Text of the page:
“We always want to bring a case in the 5th Circuit, we always want to bring a case in specific circuits that we think are going to rule our way,” First Assistant Attorney General Brent Webster said in recorded remarks from a panel of conservative lawyers, adding that a case before the historically liberal West Coast court of appeals may not be bad.
“An adverse ruling in the 9th Circuit that’s crazy is actually beneficial to us before the Supreme Court,” he said. “We have very much pushed the limits of our office to always file a case, always poke this administration and file good cases nonetheless.”
On the same panel, Deputy Attorney General for Legal Strategy Aaron Reitz said “the judges will not save America. But it’s much better to have Republican-appointed judges than Democrat-appointed judges.”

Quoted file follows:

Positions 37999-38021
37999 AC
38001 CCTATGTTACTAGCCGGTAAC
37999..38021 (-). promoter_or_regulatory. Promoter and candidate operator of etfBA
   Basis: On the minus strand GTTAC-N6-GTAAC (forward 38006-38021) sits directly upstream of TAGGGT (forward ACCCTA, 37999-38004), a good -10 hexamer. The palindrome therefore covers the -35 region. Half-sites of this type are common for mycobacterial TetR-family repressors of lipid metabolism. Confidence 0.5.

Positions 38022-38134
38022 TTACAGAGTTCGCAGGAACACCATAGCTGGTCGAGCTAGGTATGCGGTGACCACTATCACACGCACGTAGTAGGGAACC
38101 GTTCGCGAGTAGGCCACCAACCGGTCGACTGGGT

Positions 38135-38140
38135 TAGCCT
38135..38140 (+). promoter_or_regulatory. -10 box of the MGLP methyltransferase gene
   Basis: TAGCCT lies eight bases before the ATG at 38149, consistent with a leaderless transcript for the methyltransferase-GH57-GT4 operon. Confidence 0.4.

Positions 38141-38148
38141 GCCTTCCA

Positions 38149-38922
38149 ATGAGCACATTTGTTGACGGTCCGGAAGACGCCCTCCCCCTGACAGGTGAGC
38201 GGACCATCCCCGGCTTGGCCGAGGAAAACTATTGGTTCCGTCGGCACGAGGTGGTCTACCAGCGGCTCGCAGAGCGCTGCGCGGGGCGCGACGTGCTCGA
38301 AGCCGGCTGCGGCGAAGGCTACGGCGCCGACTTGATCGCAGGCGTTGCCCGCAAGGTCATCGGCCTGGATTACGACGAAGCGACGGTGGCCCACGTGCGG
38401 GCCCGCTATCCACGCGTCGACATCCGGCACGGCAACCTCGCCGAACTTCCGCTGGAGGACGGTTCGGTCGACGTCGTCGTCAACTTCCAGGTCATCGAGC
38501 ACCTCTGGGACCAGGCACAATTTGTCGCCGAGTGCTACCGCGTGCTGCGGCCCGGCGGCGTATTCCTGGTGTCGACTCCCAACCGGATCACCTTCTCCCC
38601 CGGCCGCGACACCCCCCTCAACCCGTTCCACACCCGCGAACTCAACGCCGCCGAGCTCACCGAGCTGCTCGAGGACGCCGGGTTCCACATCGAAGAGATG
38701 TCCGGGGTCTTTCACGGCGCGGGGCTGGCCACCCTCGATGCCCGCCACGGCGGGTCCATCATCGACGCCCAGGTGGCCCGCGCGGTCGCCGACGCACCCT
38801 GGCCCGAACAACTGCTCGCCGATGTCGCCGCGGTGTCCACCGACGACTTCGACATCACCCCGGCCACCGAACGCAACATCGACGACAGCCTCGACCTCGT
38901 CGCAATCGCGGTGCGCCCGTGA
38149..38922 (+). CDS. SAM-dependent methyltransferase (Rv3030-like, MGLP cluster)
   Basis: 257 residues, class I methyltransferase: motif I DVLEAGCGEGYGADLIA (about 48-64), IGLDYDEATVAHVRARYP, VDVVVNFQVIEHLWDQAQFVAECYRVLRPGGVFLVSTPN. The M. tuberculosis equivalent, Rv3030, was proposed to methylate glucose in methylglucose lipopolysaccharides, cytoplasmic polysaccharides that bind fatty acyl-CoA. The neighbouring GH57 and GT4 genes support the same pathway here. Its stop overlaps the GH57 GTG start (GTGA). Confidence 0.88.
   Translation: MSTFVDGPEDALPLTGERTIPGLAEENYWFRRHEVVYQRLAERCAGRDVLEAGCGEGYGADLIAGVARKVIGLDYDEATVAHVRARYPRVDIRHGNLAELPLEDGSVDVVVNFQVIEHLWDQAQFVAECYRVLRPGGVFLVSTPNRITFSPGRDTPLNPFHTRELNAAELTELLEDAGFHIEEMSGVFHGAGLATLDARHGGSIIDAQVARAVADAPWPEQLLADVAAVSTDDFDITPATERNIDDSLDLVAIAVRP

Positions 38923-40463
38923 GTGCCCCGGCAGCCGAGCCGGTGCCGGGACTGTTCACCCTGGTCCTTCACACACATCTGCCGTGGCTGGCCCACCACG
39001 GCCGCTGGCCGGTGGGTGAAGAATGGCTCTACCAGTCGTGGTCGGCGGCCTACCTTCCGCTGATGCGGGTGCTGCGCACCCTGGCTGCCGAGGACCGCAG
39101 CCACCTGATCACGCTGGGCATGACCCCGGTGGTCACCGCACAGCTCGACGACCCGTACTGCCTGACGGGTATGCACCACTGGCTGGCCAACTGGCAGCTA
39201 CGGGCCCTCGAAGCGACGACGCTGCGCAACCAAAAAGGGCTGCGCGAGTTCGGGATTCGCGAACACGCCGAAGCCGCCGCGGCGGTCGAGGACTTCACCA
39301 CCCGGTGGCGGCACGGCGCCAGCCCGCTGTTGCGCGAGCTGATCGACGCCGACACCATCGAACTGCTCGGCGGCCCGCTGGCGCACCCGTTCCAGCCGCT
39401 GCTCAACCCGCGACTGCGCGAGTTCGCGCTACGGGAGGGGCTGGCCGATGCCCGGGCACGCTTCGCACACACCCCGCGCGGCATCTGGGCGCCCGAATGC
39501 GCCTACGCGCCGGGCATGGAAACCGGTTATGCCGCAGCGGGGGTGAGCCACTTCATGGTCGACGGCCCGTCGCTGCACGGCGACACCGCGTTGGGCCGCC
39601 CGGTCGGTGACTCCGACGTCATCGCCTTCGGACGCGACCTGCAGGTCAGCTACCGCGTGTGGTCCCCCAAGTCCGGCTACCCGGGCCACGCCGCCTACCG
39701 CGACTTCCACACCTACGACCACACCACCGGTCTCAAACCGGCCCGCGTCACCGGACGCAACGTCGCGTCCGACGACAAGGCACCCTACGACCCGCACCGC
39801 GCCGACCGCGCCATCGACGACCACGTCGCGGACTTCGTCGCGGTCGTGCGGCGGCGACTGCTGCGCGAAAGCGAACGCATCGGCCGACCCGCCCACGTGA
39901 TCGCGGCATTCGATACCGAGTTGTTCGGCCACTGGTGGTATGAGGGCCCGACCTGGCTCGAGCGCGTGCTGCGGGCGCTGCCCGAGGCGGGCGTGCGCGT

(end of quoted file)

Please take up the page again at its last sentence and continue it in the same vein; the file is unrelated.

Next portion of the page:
Forum and judge shopping isn’t illegal, experts said, and lawyers on both sides have used the tactic.
“Sometimes it seems unethical, but they do it,” said Carl Tobias, a law professor at the University of Richmond and an expert on federal courts. “Unless judges call them on it, there isn’t much you can do.”
Paxton’s biggest target has been Biden’s immigration policies. But he’s also challenged the administration’s COVID-19 vaccine mandates, abortion guidelines and LGBT anti-discrimination rules.
In many cases, U.S. district judges in Texas ruled in Paxton’s favor to stop the policies before they were even implemented.
U.S. District Judge Matthew Kacsmaryk, a Trump appointee who as of September presided over all new cases brought in Amarillo, recently blocked Biden from enforcing workplace protections for gay and transgender workers. As the policies sit on hold, the federal government has yet to appeal.